Fields of broken dreams: How the odds are stacked against youth players

Process is even more difficult for Irish players who have to deal with homesickness

It has been estimated that just seven per cent of teenagers who join top flight English clubs get a second contract at that club.  Photograph: Getty Images

It has been estimated that just seven per cent of teenagers who join top flight English clubs get a second contract at that club. Photograph: Getty Images

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Our love of the game blinds us on occasion to the brutality of the numbers involved and sometimes, it even seems, a parent’s love of their child, their desire to see them fulfil their dreams, can do the same. But the message in those numbers is clear: the vast majority of those who devote their teenage years to the pursuit of football stardom will not achieve it.

Michael Calvin, author of No Hunger in Paradise, a stark account of the business of youth development in Britain, argues that as only 180 of the 1.5 million boys who play underage football in England at any one time, end up in the Premier League. The percentage success rate is 0.012 or one in every 8,333.

That, though, includes every kid who never for one moment entertained the notion they might be good enough to play for an Arsenal, Manchester United or Liverpool. What about the ones who at least make part of the way down the road and begin to wonder what might be?

It has been estimated that just seven per cent of teenagers who join top flight English clubs get a second contract at that club. Being the best in your country at a given age is no more of a guarantee. Of the 222 players born in the Republic of Ireland between 1990 and 1995 who were then capped at underage level, only 14 (or 6.3 per cent) ever went on to make a senior international appearance.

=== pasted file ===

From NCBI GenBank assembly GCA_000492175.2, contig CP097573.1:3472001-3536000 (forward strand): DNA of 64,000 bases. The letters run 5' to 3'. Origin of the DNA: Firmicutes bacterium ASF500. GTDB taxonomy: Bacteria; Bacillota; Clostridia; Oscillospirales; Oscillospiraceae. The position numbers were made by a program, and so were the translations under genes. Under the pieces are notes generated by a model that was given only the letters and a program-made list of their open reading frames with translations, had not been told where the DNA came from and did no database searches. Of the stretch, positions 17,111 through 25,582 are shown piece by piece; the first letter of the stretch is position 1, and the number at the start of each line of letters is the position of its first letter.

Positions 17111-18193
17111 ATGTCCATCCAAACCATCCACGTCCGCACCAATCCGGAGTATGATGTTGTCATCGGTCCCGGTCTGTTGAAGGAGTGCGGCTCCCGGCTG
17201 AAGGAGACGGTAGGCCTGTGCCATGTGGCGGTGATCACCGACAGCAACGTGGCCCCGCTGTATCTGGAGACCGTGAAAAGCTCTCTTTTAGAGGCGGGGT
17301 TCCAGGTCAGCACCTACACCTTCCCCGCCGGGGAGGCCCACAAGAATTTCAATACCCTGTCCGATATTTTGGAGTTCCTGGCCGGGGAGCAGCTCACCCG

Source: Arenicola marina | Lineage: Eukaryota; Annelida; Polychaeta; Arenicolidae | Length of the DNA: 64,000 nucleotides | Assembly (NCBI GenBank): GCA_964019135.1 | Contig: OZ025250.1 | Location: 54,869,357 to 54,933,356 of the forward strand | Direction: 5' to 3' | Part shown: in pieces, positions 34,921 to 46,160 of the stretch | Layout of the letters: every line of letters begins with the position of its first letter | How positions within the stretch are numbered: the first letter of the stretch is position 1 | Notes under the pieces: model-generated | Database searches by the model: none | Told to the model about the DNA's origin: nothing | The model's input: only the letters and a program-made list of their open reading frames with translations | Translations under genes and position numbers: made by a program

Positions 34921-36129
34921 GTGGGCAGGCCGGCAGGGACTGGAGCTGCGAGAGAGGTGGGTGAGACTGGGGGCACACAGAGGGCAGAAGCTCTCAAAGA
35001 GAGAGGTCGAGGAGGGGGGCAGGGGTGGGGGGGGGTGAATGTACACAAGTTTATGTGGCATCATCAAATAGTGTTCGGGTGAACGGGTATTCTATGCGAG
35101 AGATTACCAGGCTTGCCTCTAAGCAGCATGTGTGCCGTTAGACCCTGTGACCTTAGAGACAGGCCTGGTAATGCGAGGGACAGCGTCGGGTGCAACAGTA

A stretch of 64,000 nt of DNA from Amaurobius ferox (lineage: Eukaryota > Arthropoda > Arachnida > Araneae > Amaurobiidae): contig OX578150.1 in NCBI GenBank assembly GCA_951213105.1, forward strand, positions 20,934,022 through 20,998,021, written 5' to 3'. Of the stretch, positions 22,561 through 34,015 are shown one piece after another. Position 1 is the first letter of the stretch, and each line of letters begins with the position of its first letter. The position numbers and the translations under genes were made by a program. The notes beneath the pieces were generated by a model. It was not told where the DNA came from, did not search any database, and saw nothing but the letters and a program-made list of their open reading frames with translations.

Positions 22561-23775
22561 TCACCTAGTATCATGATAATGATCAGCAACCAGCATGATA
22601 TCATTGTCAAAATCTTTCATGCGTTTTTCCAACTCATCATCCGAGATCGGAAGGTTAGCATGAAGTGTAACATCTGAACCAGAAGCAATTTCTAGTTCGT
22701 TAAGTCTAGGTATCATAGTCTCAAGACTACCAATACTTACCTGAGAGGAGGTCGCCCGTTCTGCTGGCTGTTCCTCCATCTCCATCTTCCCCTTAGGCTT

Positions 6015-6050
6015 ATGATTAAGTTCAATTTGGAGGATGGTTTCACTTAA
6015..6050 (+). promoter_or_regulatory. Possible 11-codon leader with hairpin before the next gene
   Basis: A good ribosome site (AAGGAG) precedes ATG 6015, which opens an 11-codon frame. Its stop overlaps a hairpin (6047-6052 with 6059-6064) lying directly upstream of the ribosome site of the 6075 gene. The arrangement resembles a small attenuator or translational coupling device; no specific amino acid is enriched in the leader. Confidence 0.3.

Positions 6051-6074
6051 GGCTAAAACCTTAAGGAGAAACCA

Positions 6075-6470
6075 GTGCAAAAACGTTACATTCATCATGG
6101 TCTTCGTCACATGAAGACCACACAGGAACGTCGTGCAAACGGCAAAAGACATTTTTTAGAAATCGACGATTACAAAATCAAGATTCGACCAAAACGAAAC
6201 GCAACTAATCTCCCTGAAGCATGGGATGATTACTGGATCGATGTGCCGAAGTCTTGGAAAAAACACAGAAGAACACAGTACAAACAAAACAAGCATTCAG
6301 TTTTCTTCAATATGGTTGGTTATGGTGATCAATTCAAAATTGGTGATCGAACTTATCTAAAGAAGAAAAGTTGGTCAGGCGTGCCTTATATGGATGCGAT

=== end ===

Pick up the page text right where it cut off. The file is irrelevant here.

Aspiring players

We are not alone in this, though; not by any means. Stephen Finn, a former sports journalist who last December organised a conference intended to better inform the parents of aspiring players about what might lie in store, compared the rates at which different countries brought players through from under-17 level and found that the same problems are encountered across the board.

Of the 176 players he looked at who played under-17 football for Ireland between 2008 and 2013, almost a third (31 per cent) never represented their country again while just five per cent successfully climbed the ladder to win senior caps for Ireland.

The corresponding figures for the 858 players who represented their various countries at that age group’s European Championships during the period were better (13.6 and 15 per cent respectively, plus a small number who went on to play for different nations at senior level) but nowhere across the continent, it seems, can early promise be counted upon to lead to sustained elite level success over the course of a career.

“There are loads of factors,” says Finn “but going away from home certainly seems to be a negative when it comes to fulfilling your potential as an elite footballer. Where there is the opportunity to transition into top level footballers within their own countries, it is one significant barrier less that that players have to overcome.”

It is something that has been recognised by the biggest clubs, he suggests, as evidenced by an encounter he had with a youth team trainer at Real Madrid on a visit there a few years back.

“I met a guy who coached the under-10s and 11s there and he was saying that Real had found through their studies that a player was much more likely to make it through to the professional ranks if they grew up within 30 kilometres of the club.”

Homesickness